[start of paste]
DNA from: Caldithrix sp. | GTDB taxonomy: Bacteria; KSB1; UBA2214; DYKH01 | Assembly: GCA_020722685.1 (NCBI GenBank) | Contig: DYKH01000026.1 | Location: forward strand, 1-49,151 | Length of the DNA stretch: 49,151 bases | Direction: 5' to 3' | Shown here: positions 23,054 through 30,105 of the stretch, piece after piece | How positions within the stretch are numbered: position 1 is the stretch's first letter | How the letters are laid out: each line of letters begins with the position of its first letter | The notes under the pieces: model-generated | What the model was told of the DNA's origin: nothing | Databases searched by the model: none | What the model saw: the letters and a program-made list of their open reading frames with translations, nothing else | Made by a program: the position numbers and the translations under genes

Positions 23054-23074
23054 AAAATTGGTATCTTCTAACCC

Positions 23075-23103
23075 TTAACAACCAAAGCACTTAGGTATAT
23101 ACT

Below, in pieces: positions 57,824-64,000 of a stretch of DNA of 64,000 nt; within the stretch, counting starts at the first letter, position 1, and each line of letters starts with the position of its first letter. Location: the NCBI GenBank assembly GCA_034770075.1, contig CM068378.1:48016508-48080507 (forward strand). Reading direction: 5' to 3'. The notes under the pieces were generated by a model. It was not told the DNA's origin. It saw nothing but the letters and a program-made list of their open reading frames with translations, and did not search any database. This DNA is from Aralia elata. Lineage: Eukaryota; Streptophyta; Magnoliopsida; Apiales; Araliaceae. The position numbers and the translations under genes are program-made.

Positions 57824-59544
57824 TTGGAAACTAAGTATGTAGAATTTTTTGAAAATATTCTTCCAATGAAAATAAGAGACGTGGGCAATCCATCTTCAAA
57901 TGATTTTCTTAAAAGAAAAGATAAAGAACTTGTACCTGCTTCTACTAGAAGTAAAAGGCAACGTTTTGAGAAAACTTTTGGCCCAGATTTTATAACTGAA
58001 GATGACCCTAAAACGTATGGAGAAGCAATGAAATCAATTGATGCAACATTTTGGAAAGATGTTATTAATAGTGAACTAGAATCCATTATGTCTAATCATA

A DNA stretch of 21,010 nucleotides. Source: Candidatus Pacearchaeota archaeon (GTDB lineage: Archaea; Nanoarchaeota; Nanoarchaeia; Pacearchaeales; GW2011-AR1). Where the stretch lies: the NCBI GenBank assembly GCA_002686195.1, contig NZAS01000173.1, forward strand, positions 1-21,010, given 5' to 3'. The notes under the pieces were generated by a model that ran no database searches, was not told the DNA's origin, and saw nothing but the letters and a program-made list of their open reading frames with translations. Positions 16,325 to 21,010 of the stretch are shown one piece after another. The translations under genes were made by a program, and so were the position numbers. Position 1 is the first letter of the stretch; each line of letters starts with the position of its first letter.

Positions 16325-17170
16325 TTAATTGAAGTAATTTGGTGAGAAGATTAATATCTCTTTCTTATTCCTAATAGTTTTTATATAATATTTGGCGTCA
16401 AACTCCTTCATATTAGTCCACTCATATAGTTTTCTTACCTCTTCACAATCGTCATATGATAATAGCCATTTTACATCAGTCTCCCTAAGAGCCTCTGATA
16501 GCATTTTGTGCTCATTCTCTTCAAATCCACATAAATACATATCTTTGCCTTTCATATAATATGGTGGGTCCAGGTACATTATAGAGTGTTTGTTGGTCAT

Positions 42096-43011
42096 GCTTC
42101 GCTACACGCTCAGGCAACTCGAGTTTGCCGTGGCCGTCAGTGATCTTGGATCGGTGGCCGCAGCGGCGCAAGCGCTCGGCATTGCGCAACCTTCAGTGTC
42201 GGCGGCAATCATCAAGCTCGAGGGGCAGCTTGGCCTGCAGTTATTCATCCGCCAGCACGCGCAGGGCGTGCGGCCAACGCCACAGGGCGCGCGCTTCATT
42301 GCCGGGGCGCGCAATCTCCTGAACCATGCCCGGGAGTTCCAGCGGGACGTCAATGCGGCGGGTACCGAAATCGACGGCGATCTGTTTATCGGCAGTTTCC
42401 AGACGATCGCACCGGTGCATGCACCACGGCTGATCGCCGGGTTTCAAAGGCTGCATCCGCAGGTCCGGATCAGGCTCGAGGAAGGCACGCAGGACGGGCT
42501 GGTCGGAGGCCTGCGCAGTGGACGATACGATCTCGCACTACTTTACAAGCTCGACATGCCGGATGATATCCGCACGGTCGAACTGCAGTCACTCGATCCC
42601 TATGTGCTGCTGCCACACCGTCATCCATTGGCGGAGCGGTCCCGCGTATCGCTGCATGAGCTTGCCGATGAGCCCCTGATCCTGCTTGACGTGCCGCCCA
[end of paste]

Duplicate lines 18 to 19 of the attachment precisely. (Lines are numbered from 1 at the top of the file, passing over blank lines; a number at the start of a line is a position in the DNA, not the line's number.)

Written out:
42096 GCTTC
42101 GCTACACGCTCAGGCAACTCGAGTTTGCCGTGGCCGTCAGTGATCTTGGATCGGTGGCCGCAGCGGCGCAAGCGCTCGGCATTGCGCAACCTTCAGTGTC